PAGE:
Standards for Genealogical Instructors
- Newsletter of the BCG
Elissa Scalise Powell, "Standards for Genealogical
Instructors," OnBoard 7 (May 2001): 13-14.
All professionals must have standards in which to operate
within their profession. In genealogy this is made quite
easy by studying The BCG Genealogical Standards Manual.1
The book covers standards for researchers, both professional
and personal, and for lecturers, instructors, and writers
of genealogical materials. Standards 61 through 66 are aimed
at “… teachers who present an extended series
of interactive presentations that address genealogical methods
and sources at the beginner, intermediate, or advanced level.”
The text further notes that the standards should be upheld
in any setting of instruction, whether formal or informal.
Standard 61 speaks about presenting a
course that is “well organized, comprehensive, and
sequential in nature.” Being well organized helps
your students to feel at ease and gives them confidence
in what you are saying, as they see that you have taken
care in the manner in which it is presented. Devising a
sequential course and presenting it in an outline form will
not only help those students who are logically minded but
also enables everyone to understand that the “building
blocks” come first. Students can quickly find out
through assignments that if they do not have the basic information
they cannot progress. Therefore an outline of the course
is helpful to show that you are organized, to let the students
know what topics to expect when, that it is comprehensive
in relation to the stated goals, and to show the sequence
of the research cycle.
Standard 62 lists five basic areas in
which the students should become knowledgeable. Awareness
of genealogical sources can be enhanced by allowing
the students to browse some of the pertinent books, and
by providing a bibliography and a list of appropriate Internet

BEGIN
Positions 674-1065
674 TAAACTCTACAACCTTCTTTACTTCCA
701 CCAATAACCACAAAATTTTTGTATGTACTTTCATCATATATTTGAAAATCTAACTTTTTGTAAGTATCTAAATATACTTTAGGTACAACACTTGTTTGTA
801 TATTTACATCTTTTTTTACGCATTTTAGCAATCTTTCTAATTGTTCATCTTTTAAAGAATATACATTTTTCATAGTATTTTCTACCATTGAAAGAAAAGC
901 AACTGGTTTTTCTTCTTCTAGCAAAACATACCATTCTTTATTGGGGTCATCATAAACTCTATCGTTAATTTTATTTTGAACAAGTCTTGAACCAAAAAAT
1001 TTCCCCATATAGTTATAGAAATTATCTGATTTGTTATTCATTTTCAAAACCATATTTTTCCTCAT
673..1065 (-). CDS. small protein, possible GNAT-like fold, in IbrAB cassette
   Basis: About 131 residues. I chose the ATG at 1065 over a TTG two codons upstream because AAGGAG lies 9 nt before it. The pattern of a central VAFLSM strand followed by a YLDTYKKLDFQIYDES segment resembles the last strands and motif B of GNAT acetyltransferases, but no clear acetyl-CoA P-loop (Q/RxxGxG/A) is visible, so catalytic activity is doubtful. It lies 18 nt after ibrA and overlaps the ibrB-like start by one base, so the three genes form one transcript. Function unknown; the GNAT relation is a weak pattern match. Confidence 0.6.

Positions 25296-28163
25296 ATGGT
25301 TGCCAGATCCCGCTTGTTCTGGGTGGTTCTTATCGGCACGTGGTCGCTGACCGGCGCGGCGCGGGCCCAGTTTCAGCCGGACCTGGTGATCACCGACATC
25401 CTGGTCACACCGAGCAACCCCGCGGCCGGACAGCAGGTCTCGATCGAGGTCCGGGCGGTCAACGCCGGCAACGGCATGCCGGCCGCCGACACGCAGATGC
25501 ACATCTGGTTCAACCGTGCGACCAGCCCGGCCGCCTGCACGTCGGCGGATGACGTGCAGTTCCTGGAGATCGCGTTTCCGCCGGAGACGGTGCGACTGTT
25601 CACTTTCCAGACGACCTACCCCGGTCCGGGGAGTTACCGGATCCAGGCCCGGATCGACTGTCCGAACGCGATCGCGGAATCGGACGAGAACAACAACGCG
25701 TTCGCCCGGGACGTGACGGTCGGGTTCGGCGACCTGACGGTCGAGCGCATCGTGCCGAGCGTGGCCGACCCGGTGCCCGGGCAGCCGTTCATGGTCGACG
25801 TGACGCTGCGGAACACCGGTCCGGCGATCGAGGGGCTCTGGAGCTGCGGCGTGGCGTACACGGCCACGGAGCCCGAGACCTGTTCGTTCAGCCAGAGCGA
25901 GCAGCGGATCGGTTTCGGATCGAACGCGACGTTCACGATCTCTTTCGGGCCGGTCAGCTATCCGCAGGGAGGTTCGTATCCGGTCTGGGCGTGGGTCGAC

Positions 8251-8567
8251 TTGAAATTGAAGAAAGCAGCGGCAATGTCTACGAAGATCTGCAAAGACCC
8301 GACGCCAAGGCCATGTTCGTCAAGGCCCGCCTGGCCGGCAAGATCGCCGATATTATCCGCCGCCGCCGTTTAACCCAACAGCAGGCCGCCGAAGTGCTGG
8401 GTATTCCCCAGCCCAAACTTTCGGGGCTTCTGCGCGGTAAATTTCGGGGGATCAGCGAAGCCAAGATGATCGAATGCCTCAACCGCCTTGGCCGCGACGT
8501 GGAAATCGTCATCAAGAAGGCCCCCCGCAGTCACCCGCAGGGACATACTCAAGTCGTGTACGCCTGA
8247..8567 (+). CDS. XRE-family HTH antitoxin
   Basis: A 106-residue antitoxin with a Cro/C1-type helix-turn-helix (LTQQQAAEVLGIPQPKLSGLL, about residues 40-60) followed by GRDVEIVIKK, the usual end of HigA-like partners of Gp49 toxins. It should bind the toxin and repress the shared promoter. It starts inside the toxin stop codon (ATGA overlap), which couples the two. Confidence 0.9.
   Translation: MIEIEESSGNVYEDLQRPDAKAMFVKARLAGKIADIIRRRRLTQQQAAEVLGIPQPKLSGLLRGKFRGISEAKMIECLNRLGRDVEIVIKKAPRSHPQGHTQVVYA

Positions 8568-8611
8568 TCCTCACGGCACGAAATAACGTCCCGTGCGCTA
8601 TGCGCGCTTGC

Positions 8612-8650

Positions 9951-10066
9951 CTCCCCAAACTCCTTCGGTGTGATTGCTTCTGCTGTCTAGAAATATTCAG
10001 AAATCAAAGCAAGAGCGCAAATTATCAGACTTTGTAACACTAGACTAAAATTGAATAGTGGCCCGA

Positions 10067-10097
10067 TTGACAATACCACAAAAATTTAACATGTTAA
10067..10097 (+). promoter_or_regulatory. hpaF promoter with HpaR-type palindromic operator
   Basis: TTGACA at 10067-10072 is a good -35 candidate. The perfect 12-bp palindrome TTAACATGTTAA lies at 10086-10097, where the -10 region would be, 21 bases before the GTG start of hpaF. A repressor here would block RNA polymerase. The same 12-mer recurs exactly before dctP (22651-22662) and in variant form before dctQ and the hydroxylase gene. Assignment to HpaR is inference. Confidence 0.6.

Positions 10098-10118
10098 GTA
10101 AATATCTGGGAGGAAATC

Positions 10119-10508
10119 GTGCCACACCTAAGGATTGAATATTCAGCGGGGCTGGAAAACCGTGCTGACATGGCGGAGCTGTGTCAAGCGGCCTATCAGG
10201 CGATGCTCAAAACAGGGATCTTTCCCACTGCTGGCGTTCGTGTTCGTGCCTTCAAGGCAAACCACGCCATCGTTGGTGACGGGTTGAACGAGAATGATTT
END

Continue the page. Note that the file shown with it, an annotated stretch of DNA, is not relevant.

URLs along with a list of local and national repositories.
Respect for materials and their custodians should
include what to expect of genealogical and historical personnel
at repositories, and how to ask for materials. Odd as it
may seem to us, some students need to be reminded that the
“public” in public library does not mean unauthorized
removal of the materials, nor defacing or tearing out pages.
To develop the ability to conduct creditable research
is the goal of any genealogical course. Note that, unlike
“credible,” “creditable” means both
“worthy of belief,” as defined by Webster’s
New Collegiate Dictionary2, and also “able
to be credited to sources.” Each photocopy, transcription,
or abstract must note its source on its face, and each pedigree
or family group sheet must list the source for each item
of information [Standards 8-12]. Each student should also
realize the value of the ability to compile useful reports
of the results. Sharing well-written and documented
reports can enhance a sense of family pride. Even if people
are doing this “just for my family” they should
be able to habitually use accurate citations of sources.
They should be impressed with the fact that this not only
saves much work for future generations, but also makes the
family history “worthy of belief.”
Standard 63 refers to having “a
means for evaluating student outcomes.” Most often
this is accomplished through written testing or oral questions,
but to determine if a student has understood all that he
has been taught, the evaluation procedure could also include
reports (oral or written) on the student’s family
or research project.
Standard 64 requires instructional materials
that are “accurate, clear, up-to-date, reasonably
attractive and appropriate” to both content and level
of instruction, calling on the instructor’s creative
talents. Handouts and presentation visuals should be reviewed